The Non-Expert Advantage

The world is filled with experts. While many self-proclaimed, there are those that hold knowledge raising them to the status of true genius. 

According to The National Academies Press , true geniuses are those who “have acquired extensive knowledge that affects what they notice and how they organize, represent, and interpret information in their environment”. 

But are experts the be-all and end-all for ideation and innovation? As we’ve commonly seen throughout history, experts are not always the ones discovering the latest technologies and society-progressing inventions. From Elon Musk to Steve Jobs, we’ve seen non-experts dominate the realms of various industries. 

So, what is more valuable, experts or non-experts? 

 

Problem Solving and Innovation

Ideas are ever-changing, they’re fluid and constantly evolving as they combine with other ideas. Constantly revised, ideas change course and often head off in new, unexpected directions. 

What sets experts apart, is their ability to guide these ever-morphing ideas with mental models and creative thinking to structure them into a tangible solution. 

Expert’s limitations, however, are that their ideas are often limited to their domain of genius. Experts know what they know and will focus their ideas on building onto what they already excel at. 

This myopic thinking can be problematic as solutions often require ideas from an array of different domains. Solutions need to be flexible, comprehensive, and created with the bigger picture in mind. 

In fact, a study conducted by Harvard Business School revealed that “innovation thrives when experts make up about 40% of an invention team.” The benefit of non-experts comprising the majority is that groupthink is often avoided, and diverse perspectives are brought to the table. However, experts still play a critical role by ensuring the team stays on track and their ideas are viable. 

 

When Expertise Collides with Serendipity

Almost every inventive thinker dreams of having an “aha” moment. The moment when all their thoughts come together to form a golden idea. Although these moments are few and far between, this serendipity can lead to incredible inventions.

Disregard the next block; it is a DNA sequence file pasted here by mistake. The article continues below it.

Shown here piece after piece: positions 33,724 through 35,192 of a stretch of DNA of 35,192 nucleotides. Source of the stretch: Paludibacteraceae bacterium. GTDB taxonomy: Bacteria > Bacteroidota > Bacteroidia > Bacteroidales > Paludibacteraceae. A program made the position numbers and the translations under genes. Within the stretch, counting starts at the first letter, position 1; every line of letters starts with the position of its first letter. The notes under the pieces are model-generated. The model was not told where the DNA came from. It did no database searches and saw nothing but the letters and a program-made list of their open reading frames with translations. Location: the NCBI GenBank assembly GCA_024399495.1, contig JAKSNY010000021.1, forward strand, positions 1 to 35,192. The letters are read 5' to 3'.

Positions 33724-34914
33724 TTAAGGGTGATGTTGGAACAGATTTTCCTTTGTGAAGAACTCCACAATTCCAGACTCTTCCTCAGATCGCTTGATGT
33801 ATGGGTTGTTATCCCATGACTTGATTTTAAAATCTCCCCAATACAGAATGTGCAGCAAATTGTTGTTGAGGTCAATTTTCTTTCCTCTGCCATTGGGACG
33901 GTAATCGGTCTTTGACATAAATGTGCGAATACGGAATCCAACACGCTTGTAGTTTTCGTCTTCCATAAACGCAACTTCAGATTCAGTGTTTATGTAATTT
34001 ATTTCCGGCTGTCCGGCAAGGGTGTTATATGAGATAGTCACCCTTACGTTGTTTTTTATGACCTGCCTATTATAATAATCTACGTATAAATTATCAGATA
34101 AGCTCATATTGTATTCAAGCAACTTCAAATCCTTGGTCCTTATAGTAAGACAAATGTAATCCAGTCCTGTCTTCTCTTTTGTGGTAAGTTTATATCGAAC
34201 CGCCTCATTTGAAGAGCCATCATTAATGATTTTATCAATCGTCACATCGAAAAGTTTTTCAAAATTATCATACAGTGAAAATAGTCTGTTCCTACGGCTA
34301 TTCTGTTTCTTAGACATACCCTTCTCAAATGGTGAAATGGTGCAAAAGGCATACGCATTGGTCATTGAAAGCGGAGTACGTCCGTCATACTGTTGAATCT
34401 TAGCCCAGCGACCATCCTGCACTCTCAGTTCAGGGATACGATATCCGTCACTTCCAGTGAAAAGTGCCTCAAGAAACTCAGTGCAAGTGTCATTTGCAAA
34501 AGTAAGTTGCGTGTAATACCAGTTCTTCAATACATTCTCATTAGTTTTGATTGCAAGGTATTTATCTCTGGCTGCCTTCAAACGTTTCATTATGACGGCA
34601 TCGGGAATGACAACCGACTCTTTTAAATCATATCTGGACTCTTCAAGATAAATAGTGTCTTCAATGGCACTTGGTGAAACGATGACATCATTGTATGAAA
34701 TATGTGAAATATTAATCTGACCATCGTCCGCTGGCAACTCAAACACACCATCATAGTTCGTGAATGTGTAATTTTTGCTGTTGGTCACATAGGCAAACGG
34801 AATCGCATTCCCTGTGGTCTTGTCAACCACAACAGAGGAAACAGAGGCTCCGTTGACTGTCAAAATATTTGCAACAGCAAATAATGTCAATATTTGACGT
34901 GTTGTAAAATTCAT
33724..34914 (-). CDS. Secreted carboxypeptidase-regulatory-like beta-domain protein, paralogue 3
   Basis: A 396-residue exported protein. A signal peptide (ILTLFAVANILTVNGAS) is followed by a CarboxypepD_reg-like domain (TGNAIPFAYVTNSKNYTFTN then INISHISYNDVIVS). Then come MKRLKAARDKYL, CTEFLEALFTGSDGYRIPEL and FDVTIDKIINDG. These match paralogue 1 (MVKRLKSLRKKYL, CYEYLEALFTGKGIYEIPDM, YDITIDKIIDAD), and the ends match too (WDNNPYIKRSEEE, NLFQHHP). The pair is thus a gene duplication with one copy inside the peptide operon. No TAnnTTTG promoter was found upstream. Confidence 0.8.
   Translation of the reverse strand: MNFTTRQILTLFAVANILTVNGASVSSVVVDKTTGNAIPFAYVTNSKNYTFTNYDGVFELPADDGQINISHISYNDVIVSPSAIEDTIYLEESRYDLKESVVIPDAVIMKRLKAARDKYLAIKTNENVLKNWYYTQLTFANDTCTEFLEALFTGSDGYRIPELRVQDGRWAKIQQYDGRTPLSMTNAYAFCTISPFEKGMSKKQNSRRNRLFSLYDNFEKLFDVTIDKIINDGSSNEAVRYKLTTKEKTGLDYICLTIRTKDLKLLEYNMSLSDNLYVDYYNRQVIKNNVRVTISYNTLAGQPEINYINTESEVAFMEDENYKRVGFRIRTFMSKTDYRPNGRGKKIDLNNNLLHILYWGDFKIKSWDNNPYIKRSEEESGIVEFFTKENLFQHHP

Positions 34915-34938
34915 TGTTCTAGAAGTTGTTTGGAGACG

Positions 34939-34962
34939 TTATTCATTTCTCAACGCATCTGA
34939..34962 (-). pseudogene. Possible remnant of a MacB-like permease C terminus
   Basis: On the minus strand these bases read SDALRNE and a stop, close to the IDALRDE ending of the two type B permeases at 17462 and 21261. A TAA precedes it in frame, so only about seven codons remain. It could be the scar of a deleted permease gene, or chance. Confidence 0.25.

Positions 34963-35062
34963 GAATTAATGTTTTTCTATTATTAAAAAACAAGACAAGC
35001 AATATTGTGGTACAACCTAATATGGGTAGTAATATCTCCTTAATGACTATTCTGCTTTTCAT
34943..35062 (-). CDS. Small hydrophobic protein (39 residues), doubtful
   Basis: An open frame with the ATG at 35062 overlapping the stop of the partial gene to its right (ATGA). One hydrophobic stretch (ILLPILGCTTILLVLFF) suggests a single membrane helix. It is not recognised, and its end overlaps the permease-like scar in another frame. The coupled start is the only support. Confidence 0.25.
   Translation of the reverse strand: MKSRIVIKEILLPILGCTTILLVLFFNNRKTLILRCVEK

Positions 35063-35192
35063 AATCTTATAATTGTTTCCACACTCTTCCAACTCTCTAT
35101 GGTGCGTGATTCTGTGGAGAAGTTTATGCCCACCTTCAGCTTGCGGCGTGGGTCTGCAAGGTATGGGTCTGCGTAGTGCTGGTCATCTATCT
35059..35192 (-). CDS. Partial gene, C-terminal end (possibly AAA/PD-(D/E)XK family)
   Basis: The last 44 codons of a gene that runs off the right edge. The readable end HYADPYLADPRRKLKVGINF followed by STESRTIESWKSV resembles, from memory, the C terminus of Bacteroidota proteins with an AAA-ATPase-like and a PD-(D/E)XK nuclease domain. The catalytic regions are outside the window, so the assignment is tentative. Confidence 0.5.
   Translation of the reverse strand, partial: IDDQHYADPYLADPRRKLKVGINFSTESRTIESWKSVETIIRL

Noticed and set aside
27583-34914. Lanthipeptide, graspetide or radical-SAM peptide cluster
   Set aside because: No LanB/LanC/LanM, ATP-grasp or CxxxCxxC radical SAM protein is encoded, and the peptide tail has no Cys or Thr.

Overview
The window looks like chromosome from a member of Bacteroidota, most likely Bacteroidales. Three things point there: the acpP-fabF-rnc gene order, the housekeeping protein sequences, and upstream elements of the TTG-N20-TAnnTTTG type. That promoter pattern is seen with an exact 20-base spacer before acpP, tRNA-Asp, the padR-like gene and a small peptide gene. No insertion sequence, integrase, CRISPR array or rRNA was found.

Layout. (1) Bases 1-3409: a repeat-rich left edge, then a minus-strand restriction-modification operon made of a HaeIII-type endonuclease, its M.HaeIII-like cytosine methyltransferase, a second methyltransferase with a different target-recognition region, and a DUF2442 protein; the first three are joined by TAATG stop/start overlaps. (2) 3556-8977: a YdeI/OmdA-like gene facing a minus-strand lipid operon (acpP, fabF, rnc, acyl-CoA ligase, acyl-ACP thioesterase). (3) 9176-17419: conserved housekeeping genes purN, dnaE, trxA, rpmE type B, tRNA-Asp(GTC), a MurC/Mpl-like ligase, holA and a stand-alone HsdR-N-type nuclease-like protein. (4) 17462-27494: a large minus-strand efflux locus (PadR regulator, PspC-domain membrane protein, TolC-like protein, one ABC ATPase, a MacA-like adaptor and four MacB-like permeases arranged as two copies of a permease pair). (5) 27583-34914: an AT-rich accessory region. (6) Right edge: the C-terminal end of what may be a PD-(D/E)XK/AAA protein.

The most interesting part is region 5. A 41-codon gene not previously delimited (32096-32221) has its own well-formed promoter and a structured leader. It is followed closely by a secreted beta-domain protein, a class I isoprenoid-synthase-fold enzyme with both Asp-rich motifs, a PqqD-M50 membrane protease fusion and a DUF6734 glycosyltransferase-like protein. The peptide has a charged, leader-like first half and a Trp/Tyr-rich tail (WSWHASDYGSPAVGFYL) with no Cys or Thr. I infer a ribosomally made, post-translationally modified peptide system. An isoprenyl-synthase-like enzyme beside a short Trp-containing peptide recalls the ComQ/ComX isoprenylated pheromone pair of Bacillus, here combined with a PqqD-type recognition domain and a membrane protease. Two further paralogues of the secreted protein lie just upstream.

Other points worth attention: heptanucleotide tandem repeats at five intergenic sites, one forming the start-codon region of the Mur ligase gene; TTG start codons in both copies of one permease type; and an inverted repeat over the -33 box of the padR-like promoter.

Serendipity cannot be planned for.  However, anytime an idea strikes you, you’ll never know where it’ll take you. Having the courage to follow these ideas and explore their nuances is not isolated to experts, and anyone can achieve serendipity by simply following their intuition. 

Furthermore, knowledge is never static, and with the “accelerating pace of innovation and the ubiquity of information”, knowledge is evolving and accessible at record speeds. It’s changing so quickly, that expertise often becomes obsolete within a few years. With google searches, non-experts can grasp knowledge that matches and exceeds what experts may know. Combing the most recent information from a variety of industries, non-experts can better position themselves for the elusive “aha” moment. 

 

Problem Solving is About Identifying Constraints

 

Although seemingly abstract, problems have boundaries. Problems come from a need for a new device, service, or way of accomplishing XYZ. Consequently, every problem has a defined scope and intention. As you make your way through a problem, scopes may change which will modify your solution trajectory. 

Non-experts are usually not swayed by changing scopes, as they’re guided by intuition, biases, and “outside of the box” thinking. Experts, however, often struggle to think in new and creative ways. Their deep knowledge in a particular field often encourages them to return to familiar ideas leading to uninventive or mediocre solutions. 

Although this myopic thinking is unintentional, a lifetime of focusing on a certain subject area conditions experts to think in a very specific way. This thinking is essential for finding flaws, critiquing, and offering suggestions yet it can be a constraint when used for inventive thinking. 

Pairing non-experts with experts to solve problems is a great comprise as it brings together diverse perspectives and realms of intelligence. The combination of different world views, aptitudes, and ways of thinking, allows problems to be investigated thoroughly. Constraints will be challenged and prodded and the best solution can be offered. 

Although the age-old term “Jack of all trades, master of none”, is often used with a negative connotation, non-experts with knowledge in different realms are valuable. Although, it should never be a question of whether experts are better than non-experts, leveraging varying degrees of expertise can lead to better solutions, more creative thinking, and world-changing inventions. 

 

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